Evidence in Federated Distributed Systems
There is an increasing trend towards federated distributed systems, i.e., systems
that are operated jointly by multiple different organizations or individuals.
The interests of the participants in such a system are often highly diverse
and/or in conflict with one another; for example, participants may be business
competitors or based in hostile nations. Thus, federated systems are inherently
vulnerable to insider attacks: the participants can try to subvert the system,
exploit it for their own benefit, or attack other participants.
However, the participants in a federated system are typically connected in the
'offline world' as well, e.g., through social networks or business relationships.
This context can be leveraged to handle misbehavior through well-known, time-tested
techniques like accountability and transparency. For example, if one participant
can detect and prove that another participant has misbehaved, she can sue that
participant for breach of contract.
The goal of this project is to develop a key technology for enabling this approach,
namely a reliable and general way to generate and verify evidence of misbehavior
in federated systems. We study the fundamental tradeoffs, requirements, and inherent
costs of creating evidence, we develop new algorithms for efficiently supporting
different kinds of evidence, and we evaluate these algorithms in the
context of practical systems.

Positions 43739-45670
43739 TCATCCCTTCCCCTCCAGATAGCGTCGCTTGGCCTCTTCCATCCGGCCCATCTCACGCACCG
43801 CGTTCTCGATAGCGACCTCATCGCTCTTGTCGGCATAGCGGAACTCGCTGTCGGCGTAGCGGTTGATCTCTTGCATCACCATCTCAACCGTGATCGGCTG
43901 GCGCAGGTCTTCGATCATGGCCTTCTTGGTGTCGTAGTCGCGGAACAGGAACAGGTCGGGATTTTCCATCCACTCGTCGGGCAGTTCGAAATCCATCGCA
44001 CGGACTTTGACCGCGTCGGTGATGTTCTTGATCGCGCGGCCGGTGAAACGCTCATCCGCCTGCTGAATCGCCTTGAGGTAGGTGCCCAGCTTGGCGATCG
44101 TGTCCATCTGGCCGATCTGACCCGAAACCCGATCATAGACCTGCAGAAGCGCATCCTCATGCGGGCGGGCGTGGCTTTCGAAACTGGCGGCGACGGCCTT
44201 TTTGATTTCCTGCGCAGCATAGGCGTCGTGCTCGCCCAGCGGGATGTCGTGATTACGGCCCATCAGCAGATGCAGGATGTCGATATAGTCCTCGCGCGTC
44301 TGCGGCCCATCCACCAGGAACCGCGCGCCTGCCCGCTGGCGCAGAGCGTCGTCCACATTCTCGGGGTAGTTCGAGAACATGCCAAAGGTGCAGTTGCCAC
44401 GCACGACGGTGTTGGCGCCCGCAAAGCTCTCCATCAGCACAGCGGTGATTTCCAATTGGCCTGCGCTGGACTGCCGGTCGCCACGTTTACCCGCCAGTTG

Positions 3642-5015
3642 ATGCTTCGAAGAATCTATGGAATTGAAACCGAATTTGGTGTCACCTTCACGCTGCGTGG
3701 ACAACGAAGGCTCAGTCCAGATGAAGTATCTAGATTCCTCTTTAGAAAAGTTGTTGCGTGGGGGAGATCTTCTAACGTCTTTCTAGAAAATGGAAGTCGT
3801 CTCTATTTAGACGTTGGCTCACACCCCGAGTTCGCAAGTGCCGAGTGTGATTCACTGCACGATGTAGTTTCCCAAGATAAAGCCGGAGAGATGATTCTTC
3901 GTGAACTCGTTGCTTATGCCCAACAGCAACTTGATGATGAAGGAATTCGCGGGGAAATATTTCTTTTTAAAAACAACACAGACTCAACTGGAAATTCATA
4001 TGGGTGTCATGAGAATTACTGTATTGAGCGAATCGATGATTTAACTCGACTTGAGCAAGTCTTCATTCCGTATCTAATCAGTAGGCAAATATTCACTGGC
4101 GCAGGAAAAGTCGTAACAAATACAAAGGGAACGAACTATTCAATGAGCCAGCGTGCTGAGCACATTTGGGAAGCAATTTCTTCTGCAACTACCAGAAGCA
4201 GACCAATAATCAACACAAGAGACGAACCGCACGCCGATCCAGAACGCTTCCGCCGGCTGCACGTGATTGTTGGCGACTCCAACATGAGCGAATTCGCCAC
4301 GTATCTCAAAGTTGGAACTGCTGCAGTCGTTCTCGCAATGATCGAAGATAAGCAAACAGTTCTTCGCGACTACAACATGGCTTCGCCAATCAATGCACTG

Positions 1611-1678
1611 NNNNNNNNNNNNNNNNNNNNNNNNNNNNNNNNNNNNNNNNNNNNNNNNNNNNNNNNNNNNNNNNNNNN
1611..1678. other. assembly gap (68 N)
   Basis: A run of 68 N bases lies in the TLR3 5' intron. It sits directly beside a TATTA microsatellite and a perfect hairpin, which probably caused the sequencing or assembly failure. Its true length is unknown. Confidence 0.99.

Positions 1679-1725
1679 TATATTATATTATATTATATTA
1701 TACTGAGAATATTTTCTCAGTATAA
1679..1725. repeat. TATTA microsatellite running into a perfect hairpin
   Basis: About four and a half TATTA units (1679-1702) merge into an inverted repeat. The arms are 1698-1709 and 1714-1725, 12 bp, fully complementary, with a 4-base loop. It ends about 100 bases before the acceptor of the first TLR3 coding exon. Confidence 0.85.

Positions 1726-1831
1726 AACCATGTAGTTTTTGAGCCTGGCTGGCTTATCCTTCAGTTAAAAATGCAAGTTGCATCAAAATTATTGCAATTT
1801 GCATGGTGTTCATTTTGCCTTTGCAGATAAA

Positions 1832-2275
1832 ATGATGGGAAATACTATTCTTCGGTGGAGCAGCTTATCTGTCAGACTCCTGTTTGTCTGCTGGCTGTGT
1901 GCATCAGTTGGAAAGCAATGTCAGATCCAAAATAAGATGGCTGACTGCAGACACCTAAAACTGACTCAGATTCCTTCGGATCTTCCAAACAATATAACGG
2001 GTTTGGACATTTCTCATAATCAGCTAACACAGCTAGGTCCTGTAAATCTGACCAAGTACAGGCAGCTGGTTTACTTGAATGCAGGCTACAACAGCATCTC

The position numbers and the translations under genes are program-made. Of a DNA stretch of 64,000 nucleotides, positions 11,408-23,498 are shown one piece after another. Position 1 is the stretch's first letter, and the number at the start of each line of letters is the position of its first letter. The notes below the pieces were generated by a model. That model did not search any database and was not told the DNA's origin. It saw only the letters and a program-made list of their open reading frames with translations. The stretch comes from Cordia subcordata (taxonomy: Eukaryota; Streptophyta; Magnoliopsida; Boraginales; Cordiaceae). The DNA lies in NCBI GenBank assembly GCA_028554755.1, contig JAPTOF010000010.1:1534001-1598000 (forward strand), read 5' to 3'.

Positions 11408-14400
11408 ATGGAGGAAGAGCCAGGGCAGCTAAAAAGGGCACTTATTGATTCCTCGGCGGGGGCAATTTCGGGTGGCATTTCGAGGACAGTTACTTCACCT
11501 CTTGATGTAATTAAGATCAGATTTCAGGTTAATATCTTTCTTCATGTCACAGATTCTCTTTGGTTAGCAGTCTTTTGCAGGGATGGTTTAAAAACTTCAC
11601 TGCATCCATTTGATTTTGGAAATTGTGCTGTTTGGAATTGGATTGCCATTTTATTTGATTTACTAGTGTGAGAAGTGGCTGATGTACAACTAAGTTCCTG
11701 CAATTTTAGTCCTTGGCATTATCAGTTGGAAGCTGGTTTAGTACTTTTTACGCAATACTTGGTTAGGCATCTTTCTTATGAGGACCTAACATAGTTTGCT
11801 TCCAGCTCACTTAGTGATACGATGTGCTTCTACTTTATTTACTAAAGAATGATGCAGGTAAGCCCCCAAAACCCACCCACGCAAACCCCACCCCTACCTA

PeerReview library: v1.1.2
- Private and Verifiable Interdomain Routing Decisions
Mingchen Zhao, Wenchao Zhou, Alexander J. T. Gurney, Andreas Haeberlen, Micah Sherr,
and Boon Thau Loo
Proceedings of ACM SIGCOMM 2012, Helsinki, Finland, August 2012
[PDF] [BibTex] [Technical report]
- Reliable Client Accounting for Hybrid Content-Distribution Networks
Paarijaat Aditya, Mingchen Zhao, Yin Lin, Andreas Haeberlen, Peter Druschel, Bruce Maggs, Bill Wishon
9th USENIX Symposium on Networked Systems Design and Implementation (NSDI' 12), San Jose, CA, April 2012
- Having your Cake and Eating it too: Routing Security with Privacy Protections
Alexander J. T. Gurney, Andreas Haeberlen, Wenchao Zhou, Micah Sherr, and Boon Thau Loo
10th ACM Workshop on Hot Topics in Networks
(HotNets-X), Cambridge, MA, November 2011.
[PDF] [BibTex] [Slides]
- Secure Network Provenance
Wenchao Zhou, Qiong Fei, Arjun Narayan, Andreas Haeberlen, Boon Thau Loo, and Micah Sherr
23rd ACM Symposium on Operating Systems Principles
(SOSP '11), Cascais, Portugal, October 2011.
[PDF] [BibTex] [Technical report]
- Differential Privacy Under Fire
Andreas Haeberlen, Benjamin C. Pierce, and Arjun Narayan
20th USENIX Security Symposium, San Francisco, CA, August 2011.
[PDF] [BibTex] [Slides] [Software]
- Challenges in Experimenting with Botnet Detection Systems
Adam J. Aviv and Andreas Haeberlen
4th USENIX Workshop on Cyber Security Experimentation and Test (CSET '11), San Francisco, CA, August 2011.
- TAP: Time-aware Provenance for Distributed Systems
Wenchao Zhou, Ling Ding, Andreas Haeberlen, Zachary Ives, and Boon Thau Loo
3rd USENIX Workshop on the Theory and Practice of Provenance (TaPP '11), Heraklion, Greece, June 2011.
- NetTrails: A Declarative Platform for Maintaining and Querying Provenance in Distributed Systems
Wenchao Zhou, Qiong Fei, Shengzhi Sun, Tao Tao, Andreas Haeberlen, Zachary Ives, Boon Thau Loo, and Micah Sherr
Demo. ACM SIGMOD International Conference on Management of Data (SIGMOD '11 demo), Athens, Greece, June 2011.
This work is funded by the National Science Foundation
under the Trustworthy
Computing program (grant number CNS-1054229). Any opinions, findings, and conclusions or
recommendations expressed in this material are those of the author(s) and do not necessarily
reflect the views of the National Science Foundation.